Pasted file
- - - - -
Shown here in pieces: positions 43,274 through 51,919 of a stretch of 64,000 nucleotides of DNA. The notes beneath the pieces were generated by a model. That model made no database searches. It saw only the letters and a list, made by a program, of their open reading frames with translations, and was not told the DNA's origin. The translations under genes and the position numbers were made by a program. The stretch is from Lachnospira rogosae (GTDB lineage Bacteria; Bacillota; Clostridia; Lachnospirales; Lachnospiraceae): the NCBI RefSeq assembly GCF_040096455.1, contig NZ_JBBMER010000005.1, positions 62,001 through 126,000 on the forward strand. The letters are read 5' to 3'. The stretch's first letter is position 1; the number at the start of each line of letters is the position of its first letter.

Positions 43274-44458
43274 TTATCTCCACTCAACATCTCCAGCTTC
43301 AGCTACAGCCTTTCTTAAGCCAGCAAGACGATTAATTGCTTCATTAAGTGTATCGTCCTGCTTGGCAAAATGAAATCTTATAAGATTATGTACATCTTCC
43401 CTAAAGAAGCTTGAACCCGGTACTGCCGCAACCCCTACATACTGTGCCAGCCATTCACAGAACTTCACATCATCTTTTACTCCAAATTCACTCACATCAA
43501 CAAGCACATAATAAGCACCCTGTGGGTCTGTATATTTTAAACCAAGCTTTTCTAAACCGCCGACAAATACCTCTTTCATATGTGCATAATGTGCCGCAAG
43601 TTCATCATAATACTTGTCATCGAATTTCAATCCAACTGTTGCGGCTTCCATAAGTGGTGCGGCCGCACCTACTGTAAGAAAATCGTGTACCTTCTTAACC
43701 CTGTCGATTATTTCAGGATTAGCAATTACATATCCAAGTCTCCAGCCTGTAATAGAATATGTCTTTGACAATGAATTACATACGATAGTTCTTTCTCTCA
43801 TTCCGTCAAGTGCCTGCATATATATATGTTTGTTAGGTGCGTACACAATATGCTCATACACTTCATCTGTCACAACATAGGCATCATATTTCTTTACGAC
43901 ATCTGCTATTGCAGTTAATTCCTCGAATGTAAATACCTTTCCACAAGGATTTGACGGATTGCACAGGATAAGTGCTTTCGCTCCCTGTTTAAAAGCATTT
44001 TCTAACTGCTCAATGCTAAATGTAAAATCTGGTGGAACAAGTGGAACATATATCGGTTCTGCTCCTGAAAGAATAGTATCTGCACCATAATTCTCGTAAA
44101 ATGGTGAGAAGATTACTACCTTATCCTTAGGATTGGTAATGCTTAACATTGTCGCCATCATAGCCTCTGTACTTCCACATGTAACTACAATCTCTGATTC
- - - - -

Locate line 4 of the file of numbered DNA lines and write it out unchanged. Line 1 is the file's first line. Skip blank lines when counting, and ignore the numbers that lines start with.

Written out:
43301 AGCTACAGCCTTTCTTAAGCCAGCAAGACGATTAATTGCTTCATTAAGTGTATCGTCCTGCTTGGCAAAATGAAATCTTATAAGATTATGTACATCTTCC